County Cricket Matters (2)Martin Chandler |
Author: Chave, Annie (Editor)
Rating: 5 stars
The first edition of County Cricket Matters appeared at the back end of last year, and was reviewed here. Regular readers will be pleased to learn that I will not on this occasion be trotting out a homily of my own by way of a review and, this time, will stick to examining the contents of this splendid publication.
Last time round the booklet began with an editorial from James Buttler, but this time there is no byline on the elegantly written mission statement. Methinks therefore that perhaps the badger has stayed in his set this time, and that Annie Chave is responsible for this one.
The first essay in the booklet comes from Anindya Dutta. What, you may well ask, is an Indian writer doing gracing the pages of County Cricket Matters? Of course that is the whole point, demonstrating that the appeal of the County Championship is universal. And what does Anindya write about? Naturally it’s a Championship match, more specifically the last to be completed before the Second World War closed the First Class game down for six long summers. Anindya is every bit as good on Hedley Verity as he was on India’s spin bowling heritage here. I have also reviewed three other books by Anindya which you can find here, here and here.
In at first drop is the Historical Perspective member of the team, Jeremy Lonsdale. Yorkshiremen like Jeremy are strong on tradition and that is the focus of his contribution. As is to be expected from a man who penned this, this, this and this it is an eloquent and thought provoking piece.
Sussex man James Mettyear is, I was pleased to note, older than I am. There isn’t much in it though, so I could certainly identify with a story that begins with his first visit to the County Ground at Hove back in 1966 and continues with the story of his love affair with his county up to and including the present day.
It has been most remiss of us not to have reviewed any of the four cricket books that have been authored by Dan Whiting, also known for a rather splendid blog, The Middle Stump. This year we must make good that particular deficiency in our coverage of the literature of the game, and in the meantime I certainly recommend his contribution to County Cricket Matters, looking as it does at the influence of overseas cricketers on the county game since 1968. He starts with the great Barry Richards, not that that can have been a difficult decision.
But County Cricket Matters is not all romance, history and a paean for County Championship campaigns of the past. There is some reality and hard pragmatism to go with that and nowhere more so than in a fascinating essay from Andy Nash, the current Somerset Chairman.
There are also a couple of excellent contributions that scratch away at the surface of the county cricket we are all familiar with and provide some context about the less well known aspects of the county game. The first is from Garry Clarke on the subject of the Minor Counties, and the other from near namesake Richard Clark on the women’s county game.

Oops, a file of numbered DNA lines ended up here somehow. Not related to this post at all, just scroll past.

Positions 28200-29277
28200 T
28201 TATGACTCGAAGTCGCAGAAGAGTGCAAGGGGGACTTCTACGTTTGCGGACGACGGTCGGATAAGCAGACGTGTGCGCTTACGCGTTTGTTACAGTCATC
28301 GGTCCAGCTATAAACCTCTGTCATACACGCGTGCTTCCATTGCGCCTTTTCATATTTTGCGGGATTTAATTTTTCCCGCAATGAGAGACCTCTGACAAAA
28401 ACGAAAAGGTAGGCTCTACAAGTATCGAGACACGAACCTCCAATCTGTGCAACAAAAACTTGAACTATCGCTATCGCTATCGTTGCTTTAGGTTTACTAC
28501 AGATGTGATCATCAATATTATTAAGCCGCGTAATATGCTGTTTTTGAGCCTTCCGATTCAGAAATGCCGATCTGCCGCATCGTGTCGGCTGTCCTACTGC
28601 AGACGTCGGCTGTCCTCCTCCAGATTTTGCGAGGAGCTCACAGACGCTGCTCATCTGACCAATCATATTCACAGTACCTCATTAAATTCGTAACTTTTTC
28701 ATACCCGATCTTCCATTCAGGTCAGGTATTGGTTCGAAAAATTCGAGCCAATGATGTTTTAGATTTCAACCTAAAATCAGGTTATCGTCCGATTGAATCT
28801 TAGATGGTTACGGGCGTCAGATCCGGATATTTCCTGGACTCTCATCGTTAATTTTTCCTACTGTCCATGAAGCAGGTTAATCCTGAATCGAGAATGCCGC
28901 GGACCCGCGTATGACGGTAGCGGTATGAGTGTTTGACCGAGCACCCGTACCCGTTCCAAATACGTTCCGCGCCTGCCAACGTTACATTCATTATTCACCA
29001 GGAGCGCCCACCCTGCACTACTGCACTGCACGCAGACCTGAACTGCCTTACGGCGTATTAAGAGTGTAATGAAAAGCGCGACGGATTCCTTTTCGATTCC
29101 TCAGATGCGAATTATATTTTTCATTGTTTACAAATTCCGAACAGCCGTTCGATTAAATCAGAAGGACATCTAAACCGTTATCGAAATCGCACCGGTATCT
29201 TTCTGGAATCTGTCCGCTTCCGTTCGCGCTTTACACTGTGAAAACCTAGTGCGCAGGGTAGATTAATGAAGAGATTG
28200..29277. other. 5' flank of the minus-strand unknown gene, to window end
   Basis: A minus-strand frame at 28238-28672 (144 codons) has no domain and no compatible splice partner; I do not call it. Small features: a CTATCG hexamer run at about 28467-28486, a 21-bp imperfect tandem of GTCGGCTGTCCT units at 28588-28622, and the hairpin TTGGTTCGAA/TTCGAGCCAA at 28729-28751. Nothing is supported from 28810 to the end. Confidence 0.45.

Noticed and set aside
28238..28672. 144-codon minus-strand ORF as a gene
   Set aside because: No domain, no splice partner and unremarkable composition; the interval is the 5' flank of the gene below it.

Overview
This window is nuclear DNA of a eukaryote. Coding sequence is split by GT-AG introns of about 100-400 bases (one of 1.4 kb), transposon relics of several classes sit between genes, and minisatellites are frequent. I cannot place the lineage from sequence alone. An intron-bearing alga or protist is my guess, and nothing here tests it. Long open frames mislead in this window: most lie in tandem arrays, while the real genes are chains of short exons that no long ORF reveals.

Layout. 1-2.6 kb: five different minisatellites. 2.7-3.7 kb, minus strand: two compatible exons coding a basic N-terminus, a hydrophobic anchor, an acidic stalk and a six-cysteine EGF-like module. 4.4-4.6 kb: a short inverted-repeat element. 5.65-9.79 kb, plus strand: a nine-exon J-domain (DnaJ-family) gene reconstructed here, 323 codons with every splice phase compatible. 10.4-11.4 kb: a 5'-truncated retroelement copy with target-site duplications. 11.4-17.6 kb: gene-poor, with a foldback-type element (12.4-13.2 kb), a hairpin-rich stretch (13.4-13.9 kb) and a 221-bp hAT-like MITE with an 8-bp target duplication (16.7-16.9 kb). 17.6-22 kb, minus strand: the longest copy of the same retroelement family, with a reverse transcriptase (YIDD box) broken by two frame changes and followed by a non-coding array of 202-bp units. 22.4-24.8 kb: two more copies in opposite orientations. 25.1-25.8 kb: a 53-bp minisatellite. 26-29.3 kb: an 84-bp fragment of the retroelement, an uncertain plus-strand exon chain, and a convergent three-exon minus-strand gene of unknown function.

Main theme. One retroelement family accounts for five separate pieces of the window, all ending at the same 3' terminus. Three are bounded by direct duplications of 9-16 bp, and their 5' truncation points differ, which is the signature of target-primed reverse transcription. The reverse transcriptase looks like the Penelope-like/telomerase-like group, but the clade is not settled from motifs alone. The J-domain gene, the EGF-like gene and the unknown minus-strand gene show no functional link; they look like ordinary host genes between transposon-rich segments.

Mike Andrews has a sales and marketing business and, I suspect, was a rather better cricketer than his blurb suggests. He also does a bit of cricket writing and I much enjoyed his bringing his professional skills to bear in analysing county cricket’s varying product range by likening the market for the game to that for whisky.
Apart from the essays there are also a couple of interviews, both conducted by Annie. The first is with the BBC’s Middlesex commentator Kevin Hand. Those lucky enough to watch a lot of county cricket and to earn a living from doing so are unlikely to get rich, but they do still lead an enviable existence and, most significantly for these purposes, are ideally placed to comment on the ‘matters’ in hand, the future of the county game.
The second interview is with the former Warwickshire player Paul Smith. Not exactly your typical ex-pro Smith produced an excellent autobiography a few years ago and, re-inventing himself now as a writer and speaker is, I would suggest, going to make a great success of that – or perhaps it is down to the skill of the interviewer that he creates such a positive impression?
And there are a few other briefer pieces as well. There is the result of a twitter vote for the title of County Cricketer of the Year. With my not being in the spoiling business you will have to buy the booklet to learn who won that particular accolade. There is also an entertaining and only slightly scurrilous interpretation of events inside the ECB from Derek Payne and, last but not least, a quiz from Craig Tranter consisting of eighteen questions, the answers to which appear on the publisher’s website, although I couldn’t immediately find them there. I know I got the Lancashire question right, and a few others, but not so many that I would have any intention of announcing my score anyway.
The contents of County Cricket Matters are, without exception, well worth reading. The booklet’s raison d’être of itself justifies a high rating as does the modest cost (£2 plus postage), unchanged since last time despite a 25% increase in bulk. But there is one more reason to repeat a five star ranking for this edition, and that is the front cover. Those who follow my twitter feed (@fredertang) will know that I am the proud owner of a wonderful painting of a cricket match by Anthony Klitz. This edition of County Cricket Matters is graced by a painting from former Gloucestershire and England wicketkeeper and accomplished artist Jack Russell which, if such a word exists, is most definitely Klitzian in style.
County Cricket Matters have a Facebook page, and can be contacted by email at Annie@countycricketmatters.com or via Twitter @MattersCounty